Interesting article in Foreign Policy on Bob Gates. He's challenging the status quo and changing the incentives.
Gates also noticed that the Army's most innovative colonels — brigade commanders who not only understood counterinsurgency theory but practiced it in Iraqi cities and villages — were getting stalled in their careers by generals with much less battlefield experience and who were wedded to Cold War precepts of combat. So, near the end of 2007, Gates called on Gen. David Petraeus, then the U.S. commander in Iraq and the architect of the counterinsurgency strategy there, to chair that year's Army promotion board, which would advance 40 colonels to the rank of brigadier general. More than a dozen of the Army's promising colonels, at least one of whom had been passed over twice, got their stars. With this single stroke, the Army's culture — the signals sent to the troops of what kind of soldiers get promoted and what kind don't — changed dramatically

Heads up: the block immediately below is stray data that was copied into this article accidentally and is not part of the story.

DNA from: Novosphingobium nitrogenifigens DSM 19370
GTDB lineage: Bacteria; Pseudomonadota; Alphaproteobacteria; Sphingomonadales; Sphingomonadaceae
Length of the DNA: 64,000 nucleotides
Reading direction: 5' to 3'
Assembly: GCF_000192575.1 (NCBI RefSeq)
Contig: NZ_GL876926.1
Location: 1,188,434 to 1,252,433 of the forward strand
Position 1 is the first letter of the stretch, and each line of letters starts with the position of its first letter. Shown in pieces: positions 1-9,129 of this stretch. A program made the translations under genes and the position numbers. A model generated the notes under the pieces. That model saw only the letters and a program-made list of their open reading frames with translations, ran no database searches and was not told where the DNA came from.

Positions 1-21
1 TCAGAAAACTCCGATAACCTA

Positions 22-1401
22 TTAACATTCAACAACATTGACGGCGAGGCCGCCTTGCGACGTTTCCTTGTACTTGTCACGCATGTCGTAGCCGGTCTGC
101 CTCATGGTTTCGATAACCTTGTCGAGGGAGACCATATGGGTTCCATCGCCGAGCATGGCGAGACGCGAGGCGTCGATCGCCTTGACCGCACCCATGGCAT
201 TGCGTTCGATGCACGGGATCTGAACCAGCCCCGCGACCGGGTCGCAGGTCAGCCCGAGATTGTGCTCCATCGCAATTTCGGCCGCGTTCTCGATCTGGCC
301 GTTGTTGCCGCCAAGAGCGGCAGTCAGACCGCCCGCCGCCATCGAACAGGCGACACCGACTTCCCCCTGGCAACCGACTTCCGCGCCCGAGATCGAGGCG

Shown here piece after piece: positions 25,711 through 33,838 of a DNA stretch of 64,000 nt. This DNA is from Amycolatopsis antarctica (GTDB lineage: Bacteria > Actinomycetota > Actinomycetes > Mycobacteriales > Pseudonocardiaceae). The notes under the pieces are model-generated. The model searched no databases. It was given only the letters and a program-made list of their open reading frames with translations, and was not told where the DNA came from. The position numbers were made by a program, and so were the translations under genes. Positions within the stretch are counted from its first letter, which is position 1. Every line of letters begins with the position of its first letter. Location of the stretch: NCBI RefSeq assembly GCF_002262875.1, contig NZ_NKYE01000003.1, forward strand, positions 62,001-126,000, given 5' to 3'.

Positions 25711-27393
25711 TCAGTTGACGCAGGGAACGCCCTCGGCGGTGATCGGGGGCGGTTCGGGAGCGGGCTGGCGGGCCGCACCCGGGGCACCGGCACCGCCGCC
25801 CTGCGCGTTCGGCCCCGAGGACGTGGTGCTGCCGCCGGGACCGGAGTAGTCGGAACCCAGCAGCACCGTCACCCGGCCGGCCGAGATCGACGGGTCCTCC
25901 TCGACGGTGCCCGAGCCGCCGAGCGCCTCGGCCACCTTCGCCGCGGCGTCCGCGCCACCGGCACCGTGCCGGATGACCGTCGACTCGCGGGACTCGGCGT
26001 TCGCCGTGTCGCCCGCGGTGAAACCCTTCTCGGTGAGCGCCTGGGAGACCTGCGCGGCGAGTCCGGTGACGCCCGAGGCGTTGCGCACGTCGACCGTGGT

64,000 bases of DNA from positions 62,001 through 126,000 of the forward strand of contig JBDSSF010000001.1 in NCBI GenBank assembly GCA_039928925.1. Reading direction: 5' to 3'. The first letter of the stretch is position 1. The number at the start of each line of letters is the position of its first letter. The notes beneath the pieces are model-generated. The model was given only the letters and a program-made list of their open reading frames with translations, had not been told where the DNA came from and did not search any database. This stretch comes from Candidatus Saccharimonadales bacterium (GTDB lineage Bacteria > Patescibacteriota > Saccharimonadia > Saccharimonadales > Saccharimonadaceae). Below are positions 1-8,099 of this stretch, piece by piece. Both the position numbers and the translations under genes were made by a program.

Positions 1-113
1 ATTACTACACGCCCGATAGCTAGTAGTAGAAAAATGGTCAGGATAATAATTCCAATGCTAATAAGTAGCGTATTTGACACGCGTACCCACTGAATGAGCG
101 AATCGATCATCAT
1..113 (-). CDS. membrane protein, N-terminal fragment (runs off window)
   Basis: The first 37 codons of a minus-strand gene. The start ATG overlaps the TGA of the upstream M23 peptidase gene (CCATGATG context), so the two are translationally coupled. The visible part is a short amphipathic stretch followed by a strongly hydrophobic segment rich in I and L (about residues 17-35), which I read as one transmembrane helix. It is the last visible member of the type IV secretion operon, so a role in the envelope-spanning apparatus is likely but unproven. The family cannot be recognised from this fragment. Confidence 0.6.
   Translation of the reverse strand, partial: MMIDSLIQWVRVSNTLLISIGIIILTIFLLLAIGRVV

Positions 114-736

Gates stopped the Air Force's F-22 Raptor stealth fighter plane, killed whole sections of the Army's multiplatform Future Combat Systems, and sank the Navy's DDG-1000 destroyer, to name a few. The F-22 was the great white whale. Many Air Force officers saw it as their dream weapon, the most sophisticated fighter plane in the world. Gates saw it as a Cold War relic at a time when no enemies had fleets of advanced fighter planes and decades after any American pilot had fought an air-to-air duel. The United States already had 187 of these planes (none of which had taken part in any of the wars the United States was fighting), at a cost of $65 billion. The Air Force wanted 381 in all or, as a last-ditch compromise, 247. Gates and his analysts calculated that 187 were enough. After a drawn-out debate, the Senate agreed, defeating an amendment to restore production.
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